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Passive Voice

Use

What is passive voice?
  • In the greater number of sentences that come up in everyday life, you use active voice.
  • Active voice looks for example like this: The boy ran after the dog.
  • Passive voice looks like this: The dog was run after (by the boy).
  • Active voice: A person does something.
  • Passive voice: Something is done by a person.
Here are more examples of matching active and passive sentences. Compare them and try to find out what's the difference!
 
 
 
ACTIVE VOICE
 
PASSIVE VOICE
 
The man builds a house.
 
A house is built.
 
The child eats cake.
 
Cake is eaten.
 
The woman sings a song.
 
A song is sung.
 
The boy reads a book.
 
A book is read.
 
 
Let's take a closer look now!
This is a very easy active sentence:
Maria(subject) makes(active verb) spaghetti(object).
  • Who makes spaghetti? Maria.
  • What does Maria make? Spaghetti.
Now let's do the same thing with a passive sentence:
Spaghetti(subject) are made(passive verb).
  • What is made? Spaghetti.
  • Who makes them? We do not know!
  • If you transform a sentence from active to passive voice, the object of the active sentence becomes the subject of the passive sentence.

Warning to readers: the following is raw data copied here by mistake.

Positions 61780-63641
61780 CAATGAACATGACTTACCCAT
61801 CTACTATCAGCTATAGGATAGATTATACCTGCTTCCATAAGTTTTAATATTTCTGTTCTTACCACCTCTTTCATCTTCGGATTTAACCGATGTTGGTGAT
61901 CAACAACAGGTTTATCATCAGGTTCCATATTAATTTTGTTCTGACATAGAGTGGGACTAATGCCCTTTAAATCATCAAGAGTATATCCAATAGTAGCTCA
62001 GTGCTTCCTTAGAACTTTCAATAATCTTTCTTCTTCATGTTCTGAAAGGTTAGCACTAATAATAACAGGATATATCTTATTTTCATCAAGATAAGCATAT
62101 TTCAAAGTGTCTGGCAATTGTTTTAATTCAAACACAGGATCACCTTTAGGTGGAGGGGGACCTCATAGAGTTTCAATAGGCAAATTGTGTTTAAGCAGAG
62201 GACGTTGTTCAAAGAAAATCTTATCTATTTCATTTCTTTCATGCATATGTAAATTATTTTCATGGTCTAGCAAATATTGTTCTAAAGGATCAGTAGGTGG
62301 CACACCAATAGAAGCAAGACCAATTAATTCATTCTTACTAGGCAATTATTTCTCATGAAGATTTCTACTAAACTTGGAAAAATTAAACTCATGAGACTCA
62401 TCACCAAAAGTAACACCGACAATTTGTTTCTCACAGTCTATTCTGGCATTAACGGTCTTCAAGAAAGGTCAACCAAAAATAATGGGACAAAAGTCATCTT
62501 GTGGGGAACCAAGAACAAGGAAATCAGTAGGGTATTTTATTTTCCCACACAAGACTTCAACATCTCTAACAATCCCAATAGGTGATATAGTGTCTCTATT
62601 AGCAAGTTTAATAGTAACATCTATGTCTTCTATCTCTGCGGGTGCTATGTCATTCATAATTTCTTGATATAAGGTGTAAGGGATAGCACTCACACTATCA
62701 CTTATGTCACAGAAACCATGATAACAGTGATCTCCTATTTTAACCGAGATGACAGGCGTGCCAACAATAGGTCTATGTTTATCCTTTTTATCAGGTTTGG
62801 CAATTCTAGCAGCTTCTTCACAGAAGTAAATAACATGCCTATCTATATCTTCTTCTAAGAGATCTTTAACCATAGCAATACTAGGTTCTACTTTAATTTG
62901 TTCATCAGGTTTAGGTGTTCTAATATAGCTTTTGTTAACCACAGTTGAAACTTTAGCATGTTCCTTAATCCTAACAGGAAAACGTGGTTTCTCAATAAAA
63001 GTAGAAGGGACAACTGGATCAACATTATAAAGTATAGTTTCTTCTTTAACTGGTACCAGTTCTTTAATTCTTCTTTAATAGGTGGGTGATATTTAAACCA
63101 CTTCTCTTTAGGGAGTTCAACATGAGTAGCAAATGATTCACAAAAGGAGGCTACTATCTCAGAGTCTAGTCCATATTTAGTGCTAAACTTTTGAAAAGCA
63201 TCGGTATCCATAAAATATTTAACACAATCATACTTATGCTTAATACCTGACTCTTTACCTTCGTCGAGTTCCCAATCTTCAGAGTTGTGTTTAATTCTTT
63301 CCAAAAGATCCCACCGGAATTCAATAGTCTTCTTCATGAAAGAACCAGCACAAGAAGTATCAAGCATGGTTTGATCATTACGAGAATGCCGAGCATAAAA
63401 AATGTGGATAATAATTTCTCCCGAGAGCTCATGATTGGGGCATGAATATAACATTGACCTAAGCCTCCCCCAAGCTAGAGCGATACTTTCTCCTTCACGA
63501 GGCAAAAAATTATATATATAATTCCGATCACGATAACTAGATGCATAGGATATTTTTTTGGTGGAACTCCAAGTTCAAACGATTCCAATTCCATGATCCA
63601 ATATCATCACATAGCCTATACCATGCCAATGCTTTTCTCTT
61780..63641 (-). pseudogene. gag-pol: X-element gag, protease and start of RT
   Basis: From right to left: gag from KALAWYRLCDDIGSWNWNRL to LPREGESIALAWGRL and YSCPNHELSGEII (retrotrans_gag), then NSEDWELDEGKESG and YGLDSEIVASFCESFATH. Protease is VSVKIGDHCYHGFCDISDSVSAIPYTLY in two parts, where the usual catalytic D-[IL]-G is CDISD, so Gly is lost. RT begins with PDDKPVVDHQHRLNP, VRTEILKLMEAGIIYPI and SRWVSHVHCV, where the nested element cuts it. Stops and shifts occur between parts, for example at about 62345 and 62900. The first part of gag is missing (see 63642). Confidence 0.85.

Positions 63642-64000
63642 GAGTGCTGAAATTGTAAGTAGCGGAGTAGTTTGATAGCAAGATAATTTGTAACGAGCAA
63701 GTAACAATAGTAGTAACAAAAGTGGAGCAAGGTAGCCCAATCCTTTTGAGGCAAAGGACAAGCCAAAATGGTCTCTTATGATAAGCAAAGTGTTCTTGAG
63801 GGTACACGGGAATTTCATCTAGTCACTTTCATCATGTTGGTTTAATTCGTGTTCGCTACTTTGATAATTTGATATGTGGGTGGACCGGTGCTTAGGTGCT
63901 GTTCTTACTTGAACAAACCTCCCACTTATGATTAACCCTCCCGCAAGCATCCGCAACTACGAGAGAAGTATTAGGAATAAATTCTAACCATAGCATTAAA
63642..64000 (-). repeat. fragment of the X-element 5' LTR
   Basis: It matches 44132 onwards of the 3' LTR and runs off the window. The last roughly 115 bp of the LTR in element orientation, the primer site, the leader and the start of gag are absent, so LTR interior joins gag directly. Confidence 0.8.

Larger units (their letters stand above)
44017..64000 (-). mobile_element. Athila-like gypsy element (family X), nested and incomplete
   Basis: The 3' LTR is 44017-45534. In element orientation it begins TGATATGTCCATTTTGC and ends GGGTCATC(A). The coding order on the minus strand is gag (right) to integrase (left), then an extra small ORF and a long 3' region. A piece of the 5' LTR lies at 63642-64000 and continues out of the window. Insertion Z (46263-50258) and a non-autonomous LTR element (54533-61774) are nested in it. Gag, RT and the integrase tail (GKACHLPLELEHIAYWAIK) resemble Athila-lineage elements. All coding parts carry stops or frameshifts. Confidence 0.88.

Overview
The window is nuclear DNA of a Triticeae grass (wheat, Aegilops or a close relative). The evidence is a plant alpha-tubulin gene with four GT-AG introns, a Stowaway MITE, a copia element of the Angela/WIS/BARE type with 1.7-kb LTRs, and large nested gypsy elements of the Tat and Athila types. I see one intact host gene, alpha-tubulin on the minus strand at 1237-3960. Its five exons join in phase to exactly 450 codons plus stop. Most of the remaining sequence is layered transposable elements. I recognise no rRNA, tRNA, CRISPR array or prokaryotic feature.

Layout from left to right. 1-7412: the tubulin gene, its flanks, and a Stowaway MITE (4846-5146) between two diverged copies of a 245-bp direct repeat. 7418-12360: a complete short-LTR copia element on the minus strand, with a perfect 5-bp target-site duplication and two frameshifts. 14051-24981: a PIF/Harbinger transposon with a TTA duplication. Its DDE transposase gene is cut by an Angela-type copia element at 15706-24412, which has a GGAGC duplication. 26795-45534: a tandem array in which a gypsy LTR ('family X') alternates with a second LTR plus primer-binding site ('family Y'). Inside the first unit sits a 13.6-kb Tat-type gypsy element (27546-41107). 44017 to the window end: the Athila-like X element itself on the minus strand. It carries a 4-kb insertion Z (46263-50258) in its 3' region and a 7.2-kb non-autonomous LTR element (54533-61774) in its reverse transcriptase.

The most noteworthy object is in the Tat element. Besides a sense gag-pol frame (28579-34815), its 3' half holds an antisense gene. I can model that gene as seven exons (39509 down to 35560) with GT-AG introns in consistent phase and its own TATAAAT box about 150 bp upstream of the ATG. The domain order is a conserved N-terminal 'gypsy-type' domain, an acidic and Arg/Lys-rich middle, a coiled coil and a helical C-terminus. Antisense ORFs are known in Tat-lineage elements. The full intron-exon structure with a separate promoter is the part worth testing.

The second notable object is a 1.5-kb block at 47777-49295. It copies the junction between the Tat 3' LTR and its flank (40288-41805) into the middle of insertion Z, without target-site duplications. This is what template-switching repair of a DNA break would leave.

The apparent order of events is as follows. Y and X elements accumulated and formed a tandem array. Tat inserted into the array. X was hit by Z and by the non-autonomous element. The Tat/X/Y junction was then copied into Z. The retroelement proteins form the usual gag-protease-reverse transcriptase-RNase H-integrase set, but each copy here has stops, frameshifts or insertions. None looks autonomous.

• In a passive sentence, most of the time we do not know who is performing the action, only what is being done.

Form

What do you need for a correct sentence in passive voice?
SUBJECT + FORM OF "TO BE" + PAST PARTICIPLE
My mother(subject) is(form of to be) called(past participle) Anne.
  • The form of "to be" has to match the subject I am, you are, he/she/it is, … or I was, you were, …
  • The past participle is the form of the verb that you also use in the present perfect.

By-Agent

Usually, you use passive voice if it is not important who did something, only what was done. In some cases, you might still want to add the information of who does it. For that you can use the by-agent.
  • The teacher solves the problem. (Active voice)
  • The problem is solved. (Passive voice)
  • The problem is solved by the teacher. (Passive voice with by-agent)
Now take a look at the following text. Mark the passive constructions yellow and the active voice orange!
 
 
 
 
 
 
 
 
In the next exercise, you have to transform active into passive voice and the other way around! You do not need to add a by-agent when transforming into passive voice!
For example:
  • Marcus cooked dinner. Dinner was cooked.
  • The keys were found (by Lara). Lara found the keys.
 
 
 
 
 
  1. Anne gave her backpack to Luke.  

     
  2. The cookies were eaten within a minute (by the children).  

     
  3. Breakfast was prepared (by James).  

     
  4. The weather was announced to be good (by the TV presenter).  

     
  5. The water is said to be warm (by Charlie).  

     
  6. The children broke the window with a stone.  

     
  7. Everyone thinks it is a good idea.  

     
  8. Gina called the police.  

     
  9. The children were told to bring their books to school (by the teacher).  

     
 
 
 
 

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